Scientists Are Tinkering With Clouds to Save the Great Barrier Reef

It’s a sweltering summer in Australia, and the corals on the Great Barrier Reef are showing early signs of stress. The authority that manages the largest coral reef system in the world is expecting another bleaching event in the coming weeks—if that happens, it will be the sixth time since 1998 that spikes in water temperatures wipe out swathes of corals that are home to countless marine animals. Three of these bleaching events, which make corals more susceptible to disease and death, have happened in the last six years alone. When corals experience extreme and prolonged heat stress, they expel the algae living in their tissues and turn completely white. This can have devastating impacts on the thousands of fish, crabs and other marine species that rely on the reefs for refuge and food. To slow the rate at which ocean warming is bleaching the coral, some scientists are looking to the skies for a solution. Specifically, they’re looking at clouds.

Clouds bring more than just rain or snow. During the day, like massive parasols, clouds reflect some of the sunlight away from the Earth and back into space. Marine stratocumulus clouds are particularly important: they lie at low altitudes, are thick and cover about 20 percent of the tropical ocean area, cooling the water beneath. This is why scientists are exploring whether their physical properties could be altered to block even more sunlight. On the Great Barrier Reef, the hope is to provide some much-needed relief to coral colonies during increasingly frequent heat waves. But there are also projects aimed at global cooling that are more controversial.

The idea behind the concept is simple: Large amounts of aerosols would be sprayed into the clouds above the ocean in order to increase their reflectivity. Scientists have known for decades that the particles in the polluting tracks left by ships, which look much like the contrails seen behind planes, can brighten existing clouds. That’s because these particles create a seed for cloud droplets; and the more numerous and smaller the cloud droplets, the whiter and better the clouds are at reflecting sunlight before it hits—and heats—the Earth.

Of course, shooting pollutant aerosols into clouds is not a suitable technological fix to global warming. The late British physicist John Latham had already proposed in 1990 to use salt crystals from evaporated seawater instead. Seawater is plentiful, benign and above all free. His colleague Stephen Salter, emeritus professor of engineering design at the University of Edinburgh, then suggested deploying a fleet of some 1,500 remote-controlled ships that would sail the ocean, suck up water and spray a fine mist into clouds to make them brighter.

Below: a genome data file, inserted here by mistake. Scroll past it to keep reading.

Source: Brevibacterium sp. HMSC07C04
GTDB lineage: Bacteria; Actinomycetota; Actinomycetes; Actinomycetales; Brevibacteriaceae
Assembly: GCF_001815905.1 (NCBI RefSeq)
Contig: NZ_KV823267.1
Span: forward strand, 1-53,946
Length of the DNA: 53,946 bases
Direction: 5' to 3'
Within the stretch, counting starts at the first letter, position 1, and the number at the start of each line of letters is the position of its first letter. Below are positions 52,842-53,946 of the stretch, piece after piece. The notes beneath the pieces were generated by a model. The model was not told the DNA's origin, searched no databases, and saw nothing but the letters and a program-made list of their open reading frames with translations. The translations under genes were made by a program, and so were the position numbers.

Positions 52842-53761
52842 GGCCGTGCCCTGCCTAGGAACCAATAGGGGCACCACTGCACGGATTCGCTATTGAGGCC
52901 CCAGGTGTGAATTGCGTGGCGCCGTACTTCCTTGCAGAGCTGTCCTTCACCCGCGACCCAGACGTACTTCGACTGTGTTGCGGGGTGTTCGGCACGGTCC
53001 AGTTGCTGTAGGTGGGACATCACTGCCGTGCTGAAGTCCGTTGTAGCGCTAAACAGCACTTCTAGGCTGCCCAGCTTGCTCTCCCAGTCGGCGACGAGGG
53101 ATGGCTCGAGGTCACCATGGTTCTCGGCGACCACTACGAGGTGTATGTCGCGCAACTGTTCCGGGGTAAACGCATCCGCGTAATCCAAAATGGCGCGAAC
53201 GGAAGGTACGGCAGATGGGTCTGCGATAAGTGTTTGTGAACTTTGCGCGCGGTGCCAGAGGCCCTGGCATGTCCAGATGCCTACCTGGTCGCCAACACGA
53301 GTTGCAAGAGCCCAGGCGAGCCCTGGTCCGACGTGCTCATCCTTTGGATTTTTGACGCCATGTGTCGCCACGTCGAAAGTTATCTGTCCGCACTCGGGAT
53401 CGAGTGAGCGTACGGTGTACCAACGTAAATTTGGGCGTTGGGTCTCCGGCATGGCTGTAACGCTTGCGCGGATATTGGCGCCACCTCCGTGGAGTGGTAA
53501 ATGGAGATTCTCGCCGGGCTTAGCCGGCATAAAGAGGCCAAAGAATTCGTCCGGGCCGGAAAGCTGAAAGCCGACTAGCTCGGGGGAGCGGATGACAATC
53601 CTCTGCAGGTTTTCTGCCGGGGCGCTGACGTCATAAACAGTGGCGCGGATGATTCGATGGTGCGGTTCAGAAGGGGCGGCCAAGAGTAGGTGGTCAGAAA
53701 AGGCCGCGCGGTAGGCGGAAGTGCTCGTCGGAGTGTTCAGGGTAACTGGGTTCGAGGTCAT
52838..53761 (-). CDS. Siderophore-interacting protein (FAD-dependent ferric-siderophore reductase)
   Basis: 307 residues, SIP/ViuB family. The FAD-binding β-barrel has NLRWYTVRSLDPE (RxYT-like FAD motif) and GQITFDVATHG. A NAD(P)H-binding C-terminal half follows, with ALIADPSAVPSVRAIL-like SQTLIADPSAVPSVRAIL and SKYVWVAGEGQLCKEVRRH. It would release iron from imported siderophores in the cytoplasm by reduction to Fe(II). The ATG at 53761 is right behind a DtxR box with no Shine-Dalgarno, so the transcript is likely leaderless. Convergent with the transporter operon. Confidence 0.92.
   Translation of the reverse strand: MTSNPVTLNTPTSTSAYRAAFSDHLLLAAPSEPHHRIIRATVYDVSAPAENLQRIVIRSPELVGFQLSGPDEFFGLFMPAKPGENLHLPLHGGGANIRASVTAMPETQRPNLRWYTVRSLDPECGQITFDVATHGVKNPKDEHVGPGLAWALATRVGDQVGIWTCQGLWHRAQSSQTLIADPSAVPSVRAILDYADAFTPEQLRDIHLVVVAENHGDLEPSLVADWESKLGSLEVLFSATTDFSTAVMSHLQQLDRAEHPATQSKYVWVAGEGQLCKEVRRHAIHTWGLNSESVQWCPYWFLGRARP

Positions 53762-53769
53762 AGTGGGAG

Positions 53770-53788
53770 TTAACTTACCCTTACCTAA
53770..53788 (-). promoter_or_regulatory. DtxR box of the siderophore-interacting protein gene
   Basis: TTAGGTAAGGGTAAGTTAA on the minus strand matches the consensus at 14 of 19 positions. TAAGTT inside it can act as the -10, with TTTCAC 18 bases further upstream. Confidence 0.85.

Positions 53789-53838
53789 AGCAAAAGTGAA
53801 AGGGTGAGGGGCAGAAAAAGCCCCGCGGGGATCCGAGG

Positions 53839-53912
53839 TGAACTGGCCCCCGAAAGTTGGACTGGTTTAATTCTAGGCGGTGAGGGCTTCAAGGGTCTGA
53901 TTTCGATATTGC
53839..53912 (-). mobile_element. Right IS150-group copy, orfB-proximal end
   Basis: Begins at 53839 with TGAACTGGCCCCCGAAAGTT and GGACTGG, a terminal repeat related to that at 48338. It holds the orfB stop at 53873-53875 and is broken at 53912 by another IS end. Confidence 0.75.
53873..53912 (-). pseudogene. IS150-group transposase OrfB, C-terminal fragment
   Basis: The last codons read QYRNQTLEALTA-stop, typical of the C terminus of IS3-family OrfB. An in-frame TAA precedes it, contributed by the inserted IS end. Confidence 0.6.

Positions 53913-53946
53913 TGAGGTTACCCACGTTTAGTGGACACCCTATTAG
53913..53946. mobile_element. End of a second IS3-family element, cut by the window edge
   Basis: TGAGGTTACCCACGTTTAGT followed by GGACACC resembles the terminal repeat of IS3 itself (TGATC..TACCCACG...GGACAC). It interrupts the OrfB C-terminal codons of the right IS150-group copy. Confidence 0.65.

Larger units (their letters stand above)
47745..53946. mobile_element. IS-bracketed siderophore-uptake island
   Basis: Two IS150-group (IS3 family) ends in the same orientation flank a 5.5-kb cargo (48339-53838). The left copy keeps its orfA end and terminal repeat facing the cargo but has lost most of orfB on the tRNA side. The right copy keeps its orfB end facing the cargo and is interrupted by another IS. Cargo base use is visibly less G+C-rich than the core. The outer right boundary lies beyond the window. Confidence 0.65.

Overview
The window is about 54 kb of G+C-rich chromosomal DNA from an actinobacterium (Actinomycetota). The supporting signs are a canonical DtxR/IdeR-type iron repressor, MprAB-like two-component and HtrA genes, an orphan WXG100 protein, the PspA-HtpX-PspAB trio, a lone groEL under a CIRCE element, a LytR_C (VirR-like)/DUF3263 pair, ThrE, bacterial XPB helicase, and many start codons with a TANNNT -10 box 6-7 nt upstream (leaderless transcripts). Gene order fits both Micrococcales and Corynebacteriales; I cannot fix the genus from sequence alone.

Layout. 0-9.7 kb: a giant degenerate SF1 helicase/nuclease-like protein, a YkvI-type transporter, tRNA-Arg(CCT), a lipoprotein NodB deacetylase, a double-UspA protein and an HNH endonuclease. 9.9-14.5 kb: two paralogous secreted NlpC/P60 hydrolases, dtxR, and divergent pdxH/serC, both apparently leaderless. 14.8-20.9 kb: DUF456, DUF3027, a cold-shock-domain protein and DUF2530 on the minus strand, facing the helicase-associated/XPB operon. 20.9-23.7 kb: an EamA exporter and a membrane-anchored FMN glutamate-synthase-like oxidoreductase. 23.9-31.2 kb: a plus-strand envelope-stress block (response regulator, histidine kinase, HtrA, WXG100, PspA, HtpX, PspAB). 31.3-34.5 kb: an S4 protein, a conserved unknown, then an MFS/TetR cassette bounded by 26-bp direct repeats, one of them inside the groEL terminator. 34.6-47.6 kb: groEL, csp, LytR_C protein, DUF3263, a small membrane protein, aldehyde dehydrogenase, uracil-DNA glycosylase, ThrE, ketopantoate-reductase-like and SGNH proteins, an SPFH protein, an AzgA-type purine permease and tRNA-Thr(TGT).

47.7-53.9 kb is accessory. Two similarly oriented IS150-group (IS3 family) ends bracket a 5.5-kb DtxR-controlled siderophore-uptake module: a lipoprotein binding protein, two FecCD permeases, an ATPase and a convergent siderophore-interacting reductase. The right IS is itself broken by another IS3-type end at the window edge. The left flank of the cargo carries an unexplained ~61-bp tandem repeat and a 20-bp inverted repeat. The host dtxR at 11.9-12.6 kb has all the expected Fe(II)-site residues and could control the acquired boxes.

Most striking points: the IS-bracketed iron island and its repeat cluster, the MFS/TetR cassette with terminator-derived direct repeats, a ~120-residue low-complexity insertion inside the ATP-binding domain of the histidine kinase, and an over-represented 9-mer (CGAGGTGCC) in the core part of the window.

As greenhouse gas emissions continued to rise, so did interest in Latham and Salter’s unusual proposal. Since 2006, the pair have been collaborating with around 20 experts from the University of Washington, the Palo Alto Research Center and other institutions as part of the Marine Cloud Brightening Project (MCBP). The project group is now researching whether the deliberate addition of sea salt to the low, puffy stratocumulus clouds over the ocean would have a cooling effect on the planet.

Clouds off the west coasts of North America, South America and central to southern Africa appear to be particularly amenable to brightening, according to Sarah Doherty, an atmospheric scientist at the University of Washington in Seattle, who has been managing the MCBP since 2018. Cloud droplets do form naturally over the ocean when moisture gathers around salt particles, but adding just a little more salt to them could increase the clouds’ reflecting power. Brighten the large sheets of clouds over those amenable regions by as little as five percent, says Doherty, and much of the globe could be cooled. At least this’s what computer simulations suggest.

“Field studies where we spray sea salt particles into clouds at a very small scale would allow for deeper insights to key physical processes and therefore to improve models,” she says. Small-scale experiments with prototype equipment were meant to start as early as 2016 at a site near Monterey Bay, California, but they have been postponed due to lack of funding and public opposition over the experiment’s possible environmental impact.

“We would not be directly testing marine cloud brightening at any scale that would affect climate,” says Doherty. Critics, including environmentalist organizations and advocacy groups such as the Carnegie Climate Governance Initiative, however, fear that even small experiments could inadvertently affect the global climate due to its complex nature. “The idea that you could just do this on a regional scale and very limited scale, is pretty much a fallacy because the atmosphere and ocean are importing heat from other places all the time,” says Ray Pierrehumbert, professor of physics at the University of Oxford.

There are also technical challenges. Developing a sprayer that can reliably brighten clouds is no easy feat, because seawater tends to clog up as salt builds up. To solve this challenge, the MCBP has enlisted the help of Armand Neukermans—the inventor of the earliest inkjet printers, who worked at Hewlett-Packard and Xerox until his retirement. With financial backing from Bill Gates and a group of other tech industry veterans, Neukermans is now designing nozzles that will spray just the right size (120 to 400 nanometers in diameter) of saltwater droplets into the atmosphere.